Battle over the Aluminaire House Rages On
October 25th, 2013, 4:19 pm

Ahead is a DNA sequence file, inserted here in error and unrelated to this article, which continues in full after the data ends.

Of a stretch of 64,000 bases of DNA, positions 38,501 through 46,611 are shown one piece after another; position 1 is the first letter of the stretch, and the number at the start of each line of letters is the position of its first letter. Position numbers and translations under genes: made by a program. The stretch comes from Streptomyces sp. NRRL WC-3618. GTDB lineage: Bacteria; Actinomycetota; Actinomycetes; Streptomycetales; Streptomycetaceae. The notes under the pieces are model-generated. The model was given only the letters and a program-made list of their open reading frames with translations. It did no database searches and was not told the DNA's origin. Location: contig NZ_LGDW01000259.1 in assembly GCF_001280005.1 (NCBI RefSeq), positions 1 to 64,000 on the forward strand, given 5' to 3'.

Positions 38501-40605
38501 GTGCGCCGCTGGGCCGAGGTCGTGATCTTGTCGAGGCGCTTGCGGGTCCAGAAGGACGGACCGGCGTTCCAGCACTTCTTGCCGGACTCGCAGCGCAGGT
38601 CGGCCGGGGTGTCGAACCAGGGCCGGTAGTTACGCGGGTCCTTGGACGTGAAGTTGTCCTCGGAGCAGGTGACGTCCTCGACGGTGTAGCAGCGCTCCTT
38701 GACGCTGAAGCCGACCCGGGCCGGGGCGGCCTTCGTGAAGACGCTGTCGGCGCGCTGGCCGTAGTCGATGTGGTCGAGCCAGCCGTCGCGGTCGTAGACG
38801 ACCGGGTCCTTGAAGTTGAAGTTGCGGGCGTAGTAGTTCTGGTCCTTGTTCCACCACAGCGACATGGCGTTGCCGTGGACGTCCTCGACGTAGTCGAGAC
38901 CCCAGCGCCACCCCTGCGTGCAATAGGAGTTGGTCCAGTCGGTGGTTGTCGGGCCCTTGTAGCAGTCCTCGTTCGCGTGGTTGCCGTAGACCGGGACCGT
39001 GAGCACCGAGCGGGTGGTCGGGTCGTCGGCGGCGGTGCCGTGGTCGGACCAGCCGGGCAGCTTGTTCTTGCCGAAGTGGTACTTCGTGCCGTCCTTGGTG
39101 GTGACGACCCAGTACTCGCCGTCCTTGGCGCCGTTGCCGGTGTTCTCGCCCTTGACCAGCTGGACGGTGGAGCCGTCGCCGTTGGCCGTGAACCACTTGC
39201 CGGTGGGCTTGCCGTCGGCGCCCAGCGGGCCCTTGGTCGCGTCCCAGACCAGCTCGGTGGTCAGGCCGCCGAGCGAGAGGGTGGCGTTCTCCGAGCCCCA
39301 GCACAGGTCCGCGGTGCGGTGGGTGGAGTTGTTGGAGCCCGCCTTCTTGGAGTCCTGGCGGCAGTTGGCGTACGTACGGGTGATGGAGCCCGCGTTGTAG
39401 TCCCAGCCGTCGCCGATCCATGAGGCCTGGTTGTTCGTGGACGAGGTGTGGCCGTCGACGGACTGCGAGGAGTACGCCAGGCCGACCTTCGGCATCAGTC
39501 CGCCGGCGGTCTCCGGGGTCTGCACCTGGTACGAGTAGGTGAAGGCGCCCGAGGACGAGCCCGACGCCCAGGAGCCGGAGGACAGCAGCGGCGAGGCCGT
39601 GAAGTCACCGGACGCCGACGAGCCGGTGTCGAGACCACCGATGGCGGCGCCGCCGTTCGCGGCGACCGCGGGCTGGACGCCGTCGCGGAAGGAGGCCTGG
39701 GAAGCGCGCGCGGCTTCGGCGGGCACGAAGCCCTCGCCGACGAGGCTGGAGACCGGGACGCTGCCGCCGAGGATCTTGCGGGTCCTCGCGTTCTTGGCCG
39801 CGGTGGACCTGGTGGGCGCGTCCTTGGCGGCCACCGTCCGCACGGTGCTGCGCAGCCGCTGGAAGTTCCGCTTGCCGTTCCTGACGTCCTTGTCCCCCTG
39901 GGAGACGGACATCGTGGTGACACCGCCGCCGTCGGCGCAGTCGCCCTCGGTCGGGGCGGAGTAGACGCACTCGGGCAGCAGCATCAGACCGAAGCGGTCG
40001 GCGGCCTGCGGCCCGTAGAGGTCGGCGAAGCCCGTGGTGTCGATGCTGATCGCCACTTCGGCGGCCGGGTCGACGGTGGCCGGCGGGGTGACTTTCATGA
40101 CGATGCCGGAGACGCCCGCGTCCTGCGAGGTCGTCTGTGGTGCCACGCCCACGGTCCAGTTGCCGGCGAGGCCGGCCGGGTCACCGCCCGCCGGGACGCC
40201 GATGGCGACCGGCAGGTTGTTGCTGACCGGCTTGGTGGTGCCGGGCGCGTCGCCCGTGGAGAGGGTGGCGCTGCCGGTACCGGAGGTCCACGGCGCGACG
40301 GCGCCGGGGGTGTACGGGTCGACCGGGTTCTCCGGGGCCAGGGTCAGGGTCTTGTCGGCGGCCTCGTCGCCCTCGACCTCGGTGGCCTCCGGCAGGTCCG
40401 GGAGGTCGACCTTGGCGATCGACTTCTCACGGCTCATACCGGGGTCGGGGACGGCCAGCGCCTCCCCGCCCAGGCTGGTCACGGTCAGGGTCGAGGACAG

Eighty-two years after its debut, the saga of the Aluminaire House continues: On October 15, 2013, a Certificate of Appropriateness to reconstruct the modern icon within the boundaries of the Sunnyside Gardens Historic District was presented before the New York City Landmarks Preservation Commission. A sizable crowd of architects, historians, preservationists, community residents, and politicians packed the hearing room to voice their opinions. The Aluminaire House is the first all-metal prefabricated house built in the United States. It was designed by Albert Frey, a former apprentice to Le Corbusier, and A. Lawrence Kocher and was first unveiled at the 1931 Architectural and Allied Arts Exposition. Constructed in just ten days, the three-story, aluminum sheathed structure was an innovative model for an affordable housing unit, easy to produce and maintain. By 1932, the Aluminaire House was already considered a modern architectural icon and was featured in the Museum of Modern Art’s “Modern Architecture: International Exhibition” curated by Philip Johnson and Henry-Russell Hitchcock. Architect Wallace K. Harrison purchased the House after its exhibition and moved it to his estate in Huntington, New York, where it became known as the “Harrison Weekend House.” After Harrison’s death in 1981, the Aluminaire House fell into disrepair and an application for its demolition was proposed. Preservationists rallied to try to save it. New York Institute of Technology’s Dean of Architecture, Julio San Jose, and Professor Michael Schwarting, joined the movement and secured a grant to move the Aluminaire House to the Institute’s Central Islip campus for use in a design workshop. There, NYIT’s architecture students studied and restored the house to its original form. When NYIT discontinued most of its academic programs at the Central Islip campus in 2006, the house was again disassembled and put in storage, until 2010 when Campani and Schwarting Architects took over stewardship and started the Aluminaire House Foundation. Campani and Schwarting have proposed to reconstruct the building on a vacant lot located at 50th Street and 39th Avenue within the eastern edge of Queen’s Sunnyside Gardens Historic District. The structure would be incorporated into the district along with eight new residential units. According to Curbed, of the 54 people who delivered testimony at the Commission’s public hearing, forty testified against the proposal and fourteen spoke in favor. Sunnyside residents, local politicians and others against the proposal expressed concern that the Aluminaire House will disrupt the cohesive architectural community and that it is incompatible in material, design and historical context. The Municipal Art Society along with Barry Bergdoll, the director of Columbia’s Historic Preservation Program, Andrew Dolkart and several local residents testified in support of the project. Although the Aluminaire House expresses a very different architectural style, it is the same 1920s-30s era as the Sunnyside Historic district and embodies the same important affordable housing reform goals, which MAS believes makes it an appropriate addition to the neighborhood. MAS suggested that design tweaks of the new adjacent buildings could be made by staff with Commission oversight. (see MAS full testimony here) We eagerly await final word from the Landmarks Preservation Commission and hope that Aluminaire House may become part of the permanent architectural legacy of New York City.